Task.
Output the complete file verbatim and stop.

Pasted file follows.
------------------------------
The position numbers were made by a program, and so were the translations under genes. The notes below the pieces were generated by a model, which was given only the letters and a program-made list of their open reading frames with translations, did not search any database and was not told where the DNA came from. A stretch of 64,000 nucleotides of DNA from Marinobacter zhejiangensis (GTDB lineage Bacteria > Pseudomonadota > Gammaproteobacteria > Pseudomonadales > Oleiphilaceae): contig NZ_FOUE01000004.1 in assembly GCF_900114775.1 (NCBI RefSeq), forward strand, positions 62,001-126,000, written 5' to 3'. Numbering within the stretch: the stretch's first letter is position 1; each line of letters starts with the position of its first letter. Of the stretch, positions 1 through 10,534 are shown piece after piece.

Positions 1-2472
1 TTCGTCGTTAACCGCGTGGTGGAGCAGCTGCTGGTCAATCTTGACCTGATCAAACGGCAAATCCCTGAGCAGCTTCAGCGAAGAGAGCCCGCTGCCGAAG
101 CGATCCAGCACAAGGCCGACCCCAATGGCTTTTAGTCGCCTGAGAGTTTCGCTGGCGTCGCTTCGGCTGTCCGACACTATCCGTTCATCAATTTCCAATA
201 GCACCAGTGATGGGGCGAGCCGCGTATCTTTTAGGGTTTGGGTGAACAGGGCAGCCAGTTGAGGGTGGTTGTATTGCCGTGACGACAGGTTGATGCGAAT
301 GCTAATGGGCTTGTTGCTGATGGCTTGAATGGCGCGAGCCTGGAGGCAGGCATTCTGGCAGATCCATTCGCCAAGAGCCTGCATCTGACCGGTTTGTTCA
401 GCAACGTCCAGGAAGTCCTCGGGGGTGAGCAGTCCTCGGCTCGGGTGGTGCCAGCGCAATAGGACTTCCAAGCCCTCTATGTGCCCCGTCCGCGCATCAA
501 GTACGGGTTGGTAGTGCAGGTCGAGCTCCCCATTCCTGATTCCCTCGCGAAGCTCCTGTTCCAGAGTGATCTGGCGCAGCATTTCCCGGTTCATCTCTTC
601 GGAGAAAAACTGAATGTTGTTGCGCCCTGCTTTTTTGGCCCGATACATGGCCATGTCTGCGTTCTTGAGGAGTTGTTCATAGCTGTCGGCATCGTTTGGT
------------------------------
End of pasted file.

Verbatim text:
The position numbers were made by a program, and so were the translations under genes. The notes below the pieces were generated by a model, which was given only the letters and a program-made list of their open reading frames with translations, did not search any database and was not told where the DNA came from. A stretch of 64,000 nucleotides of DNA from Marinobacter zhejiangensis (GTDB lineage Bacteria > Pseudomonadota > Gammaproteobacteria > Pseudomonadales > Oleiphilaceae): contig NZ_FOUE01000004.1 in assembly GCF_900114775.1 (NCBI RefSeq), forward strand, positions 62,001-126,000, written 5' to 3'. Numbering within the stretch: the stretch's first letter is position 1; each line of letters starts with the position of its first letter. Of the stretch, positions 1 through 10,534 are shown piece after piece.

Positions 1-2472
1 TTCGTCGTTAACCGCGTGGTGGAGCAGCTGCTGGTCAATCTTGACCTGATCAAACGGCAAATCCCTGAGCAGCTTCAGCGAAGAGAGCCCGCTGCCGAAG
101 CGATCCAGCACAAGGCCGACCCCAATGGCTTTTAGTCGCCTGAGAGTTTCGCTGGCGTCGCTTCGGCTGTCCGACACTATCCGTTCATCAATTTCCAATA
201 GCACCAGTGATGGGGCGAGCCGCGTATCTTTTAGGGTTTGGGTGAACAGGGCAGCCAGTTGAGGGTGGTTGTATTGCCGTGACGACAGGTTGATGCGAAT
301 GCTAATGGGCTTGTTGCTGATGGCTTGAATGGCGCGAGCCTGGAGGCAGGCATTCTGGCAGATCCATTCGCCAAGAGCCTGCATCTGACCGGTTTGTTCA
401 GCAACGTCCAGGAAGTCCTCGGGGGTGAGCAGTCCTCGGCTCGGGTGGTGCCAGCGCAATAGGACTTCCAAGCCCTCTATGTGCCCCGTCCGCGCATCAA
501 GTACGGGTTGGTAGTGCAGGTCGAGCTCCCCATTCCTGATTCCCTCGCGAAGCTCCTGTTCCAGAGTGATCTGGCGCAGCATTTCCCGGTTCATCTCTTC
601 GGAGAAAAACTGAATGTTGTTGCGCCCTGCTTTTTTGGCCCGATACATGGCCATGTCTGCGTTCTTGAGGAGTTGTTCATAGCTGTCGGCATCGTTTGGT